It has been found that some aplastic anemia can transform to PNH with time, and both PNH and aplastic anemia can progress to MDS, but MDS almost never leads to aplastic anemia or PNH. However, the clinical significances of these small PNH-like cells in MDS and aplastic anemia are still unclear. The goal of this project is to understand the relevance of PIG-A mutation in MDS patients and aplastic anemia patients, and to explore unique clinical implications of these small PNH-like cell populations in managing patients and in predicting disease progression/transformation. Our preliminary data suggest that the PIG-A mutations that occur in aplastic anemia are similar to those occurring in PNH in that they arise from stem cells. In contrast, the PIG-A mutations that occur in MDS arising from progenitors, similar to those found in healthy persons. This likely explains why MDS patients seldom, if ever, evolve into PNH. It suggests that finding a small PNH-like cell population in MDS patients is not a reliable surrogate for needing immunosuppressive therapy. In addition, the novel assays we have developed to detect PIG-A mutations may help distinguish MDS from aplastic anemia. More importantly, our preliminary data reveal that harboring small population of PNH-like cells in MDS may be a marker of genomic instability and may predict leukemic transformation. We are working hard to recruit more eligible patients to verify those preliminary results. We are expecting to translate those research findings into a clinical trial in the near future.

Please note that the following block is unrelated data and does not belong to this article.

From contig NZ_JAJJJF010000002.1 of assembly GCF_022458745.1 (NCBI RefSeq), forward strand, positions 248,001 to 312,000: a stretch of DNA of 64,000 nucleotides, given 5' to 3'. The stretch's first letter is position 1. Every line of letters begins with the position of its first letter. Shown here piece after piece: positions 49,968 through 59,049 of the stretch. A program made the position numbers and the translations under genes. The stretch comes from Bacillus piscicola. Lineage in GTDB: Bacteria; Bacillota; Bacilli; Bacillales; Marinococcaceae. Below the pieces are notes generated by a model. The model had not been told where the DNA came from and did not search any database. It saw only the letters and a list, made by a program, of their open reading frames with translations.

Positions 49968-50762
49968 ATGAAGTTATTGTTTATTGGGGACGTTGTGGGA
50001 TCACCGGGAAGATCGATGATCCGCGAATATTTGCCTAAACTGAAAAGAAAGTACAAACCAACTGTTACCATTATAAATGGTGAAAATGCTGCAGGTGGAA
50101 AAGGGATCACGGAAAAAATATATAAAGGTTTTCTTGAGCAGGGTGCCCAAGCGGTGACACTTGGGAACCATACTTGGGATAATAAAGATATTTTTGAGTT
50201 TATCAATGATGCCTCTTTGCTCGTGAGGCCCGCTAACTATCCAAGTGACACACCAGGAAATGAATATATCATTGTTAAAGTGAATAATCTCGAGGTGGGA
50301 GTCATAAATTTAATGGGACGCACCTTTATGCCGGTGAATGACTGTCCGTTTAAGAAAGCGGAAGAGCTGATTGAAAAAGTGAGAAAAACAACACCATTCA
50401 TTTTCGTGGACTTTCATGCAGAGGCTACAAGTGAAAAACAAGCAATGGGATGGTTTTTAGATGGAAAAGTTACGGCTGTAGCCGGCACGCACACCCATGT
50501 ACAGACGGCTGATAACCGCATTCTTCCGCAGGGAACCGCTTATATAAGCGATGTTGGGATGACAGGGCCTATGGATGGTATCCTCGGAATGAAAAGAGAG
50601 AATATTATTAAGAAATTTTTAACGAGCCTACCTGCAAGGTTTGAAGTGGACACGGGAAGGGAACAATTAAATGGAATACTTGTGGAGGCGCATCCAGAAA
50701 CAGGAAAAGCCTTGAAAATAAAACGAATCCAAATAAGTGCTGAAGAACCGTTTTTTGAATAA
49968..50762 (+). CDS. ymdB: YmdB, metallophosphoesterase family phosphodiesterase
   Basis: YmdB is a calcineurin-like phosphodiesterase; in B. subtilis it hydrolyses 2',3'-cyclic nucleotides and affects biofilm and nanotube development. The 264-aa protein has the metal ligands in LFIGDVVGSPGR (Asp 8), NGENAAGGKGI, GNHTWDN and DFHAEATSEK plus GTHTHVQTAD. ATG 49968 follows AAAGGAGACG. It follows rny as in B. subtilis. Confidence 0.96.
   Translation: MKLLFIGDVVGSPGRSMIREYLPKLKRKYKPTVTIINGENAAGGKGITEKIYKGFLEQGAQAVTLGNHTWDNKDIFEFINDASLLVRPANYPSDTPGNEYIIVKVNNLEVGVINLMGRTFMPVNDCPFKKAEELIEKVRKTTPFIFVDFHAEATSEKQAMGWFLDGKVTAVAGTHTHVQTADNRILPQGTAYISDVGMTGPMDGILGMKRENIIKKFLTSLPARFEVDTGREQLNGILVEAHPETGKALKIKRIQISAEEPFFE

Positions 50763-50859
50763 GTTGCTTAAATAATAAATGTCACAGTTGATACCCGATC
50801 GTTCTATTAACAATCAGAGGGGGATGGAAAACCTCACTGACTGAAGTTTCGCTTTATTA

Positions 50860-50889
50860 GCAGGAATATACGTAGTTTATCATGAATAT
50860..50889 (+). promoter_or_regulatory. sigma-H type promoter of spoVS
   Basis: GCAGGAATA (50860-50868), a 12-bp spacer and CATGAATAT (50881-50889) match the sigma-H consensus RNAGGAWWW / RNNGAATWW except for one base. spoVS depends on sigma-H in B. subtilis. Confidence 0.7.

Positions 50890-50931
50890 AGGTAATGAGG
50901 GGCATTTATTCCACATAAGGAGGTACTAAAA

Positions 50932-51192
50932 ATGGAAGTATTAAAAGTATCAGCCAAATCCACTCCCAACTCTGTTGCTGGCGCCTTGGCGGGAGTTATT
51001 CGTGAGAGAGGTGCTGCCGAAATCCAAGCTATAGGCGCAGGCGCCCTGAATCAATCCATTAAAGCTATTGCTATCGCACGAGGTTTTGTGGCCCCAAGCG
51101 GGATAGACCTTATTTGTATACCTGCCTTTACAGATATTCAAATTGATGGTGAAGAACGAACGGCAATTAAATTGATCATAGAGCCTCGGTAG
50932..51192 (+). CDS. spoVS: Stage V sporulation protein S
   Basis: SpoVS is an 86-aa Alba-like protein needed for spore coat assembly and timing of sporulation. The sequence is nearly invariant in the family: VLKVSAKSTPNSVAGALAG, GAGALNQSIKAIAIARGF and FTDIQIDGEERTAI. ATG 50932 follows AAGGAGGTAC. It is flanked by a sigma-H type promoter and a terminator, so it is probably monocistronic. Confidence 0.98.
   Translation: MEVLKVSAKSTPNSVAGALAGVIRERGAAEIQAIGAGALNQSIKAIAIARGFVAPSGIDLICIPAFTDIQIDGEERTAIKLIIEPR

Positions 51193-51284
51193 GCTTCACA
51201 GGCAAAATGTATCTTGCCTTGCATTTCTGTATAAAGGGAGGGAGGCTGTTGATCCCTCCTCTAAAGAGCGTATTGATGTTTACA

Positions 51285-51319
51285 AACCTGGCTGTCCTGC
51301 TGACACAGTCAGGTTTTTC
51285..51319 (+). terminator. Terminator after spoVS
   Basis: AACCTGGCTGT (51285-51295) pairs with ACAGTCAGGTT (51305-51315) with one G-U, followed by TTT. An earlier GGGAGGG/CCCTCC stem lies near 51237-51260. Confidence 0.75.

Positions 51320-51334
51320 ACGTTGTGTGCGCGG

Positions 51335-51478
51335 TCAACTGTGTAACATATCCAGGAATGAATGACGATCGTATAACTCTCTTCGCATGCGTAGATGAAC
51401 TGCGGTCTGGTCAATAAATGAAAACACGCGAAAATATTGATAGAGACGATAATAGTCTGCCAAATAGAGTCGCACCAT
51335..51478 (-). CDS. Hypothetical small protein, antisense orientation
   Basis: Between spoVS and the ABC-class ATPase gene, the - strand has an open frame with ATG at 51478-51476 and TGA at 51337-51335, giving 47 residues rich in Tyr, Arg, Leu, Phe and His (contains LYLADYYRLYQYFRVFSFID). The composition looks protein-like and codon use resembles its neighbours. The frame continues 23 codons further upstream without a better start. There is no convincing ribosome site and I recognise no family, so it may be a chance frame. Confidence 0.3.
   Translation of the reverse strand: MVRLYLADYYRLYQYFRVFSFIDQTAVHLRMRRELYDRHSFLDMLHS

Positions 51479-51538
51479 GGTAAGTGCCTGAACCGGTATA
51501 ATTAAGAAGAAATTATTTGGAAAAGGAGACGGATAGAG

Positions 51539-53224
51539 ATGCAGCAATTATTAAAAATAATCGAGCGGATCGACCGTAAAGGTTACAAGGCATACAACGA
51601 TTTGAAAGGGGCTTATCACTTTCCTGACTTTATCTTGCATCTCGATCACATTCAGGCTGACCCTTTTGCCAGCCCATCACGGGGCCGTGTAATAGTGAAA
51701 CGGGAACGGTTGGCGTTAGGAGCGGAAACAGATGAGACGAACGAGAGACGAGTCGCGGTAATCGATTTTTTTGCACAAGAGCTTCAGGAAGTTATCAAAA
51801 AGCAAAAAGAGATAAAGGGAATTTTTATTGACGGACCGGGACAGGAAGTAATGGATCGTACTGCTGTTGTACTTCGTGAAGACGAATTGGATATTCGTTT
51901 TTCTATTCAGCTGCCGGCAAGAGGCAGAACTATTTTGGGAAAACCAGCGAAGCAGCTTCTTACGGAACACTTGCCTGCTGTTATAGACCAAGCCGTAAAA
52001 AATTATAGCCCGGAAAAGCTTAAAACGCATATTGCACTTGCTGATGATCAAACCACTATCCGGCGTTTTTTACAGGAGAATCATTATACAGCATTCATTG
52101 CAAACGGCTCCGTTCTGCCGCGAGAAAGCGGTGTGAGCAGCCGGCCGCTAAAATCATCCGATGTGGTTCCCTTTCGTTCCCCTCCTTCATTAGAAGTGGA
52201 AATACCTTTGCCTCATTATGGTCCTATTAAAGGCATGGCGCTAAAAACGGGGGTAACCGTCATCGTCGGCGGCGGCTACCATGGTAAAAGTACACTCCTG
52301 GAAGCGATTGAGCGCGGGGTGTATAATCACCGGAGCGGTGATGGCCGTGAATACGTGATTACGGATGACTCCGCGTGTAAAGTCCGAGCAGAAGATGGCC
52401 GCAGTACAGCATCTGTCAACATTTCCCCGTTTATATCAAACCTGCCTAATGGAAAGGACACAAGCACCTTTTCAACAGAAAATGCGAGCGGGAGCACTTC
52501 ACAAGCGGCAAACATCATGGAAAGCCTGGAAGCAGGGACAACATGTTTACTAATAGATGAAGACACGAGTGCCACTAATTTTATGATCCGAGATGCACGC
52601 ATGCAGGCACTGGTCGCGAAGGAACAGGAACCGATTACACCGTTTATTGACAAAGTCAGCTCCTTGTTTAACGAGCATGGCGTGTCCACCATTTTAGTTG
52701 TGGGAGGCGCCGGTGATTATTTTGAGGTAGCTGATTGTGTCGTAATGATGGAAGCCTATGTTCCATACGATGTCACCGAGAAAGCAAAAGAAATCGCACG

It was a very exciting year working on this project. We are looking forward moving into the second year of this study.

Current Institution: 
The Pennsylvania State University School of Medicine

Jeffrey J. Pu, MD, Ph.D. is an assistant professor of medicine at the Penn State Hershey Cancer Institute and Penn State College of Medicine. Prior to this position, Dr. Pu was a senior clinical/research fellow of Hematology at the Sidney Kimmel Comprehensive Cancer Center of Johns Hopkins University. He also did an NIH-supported experimental hematology fellowship and a clinical transfusion medicine/blood banking fellowship at the Lindsley F. Kimball Research Institute of New York Blood Center after finishing an internal medicine residency at Mount Sinai School of Medicine.

Dr. Pu received his Ph.D. from New York Medical College in New York and his MD from Shanghai Jiao Tong University School of Medicine in Shanghai. As a physician-scientist Dr. Pu’s research interests include hematopoiesis and stem cell biology. He is currently focusing on bone marrow failure disease translational research, especially the relevance of Glycosylphosphatidylinositol (GPI)-deficient cell population in patients with acquired bone marrow failure diseases. Dr. Pu is a board certified physician.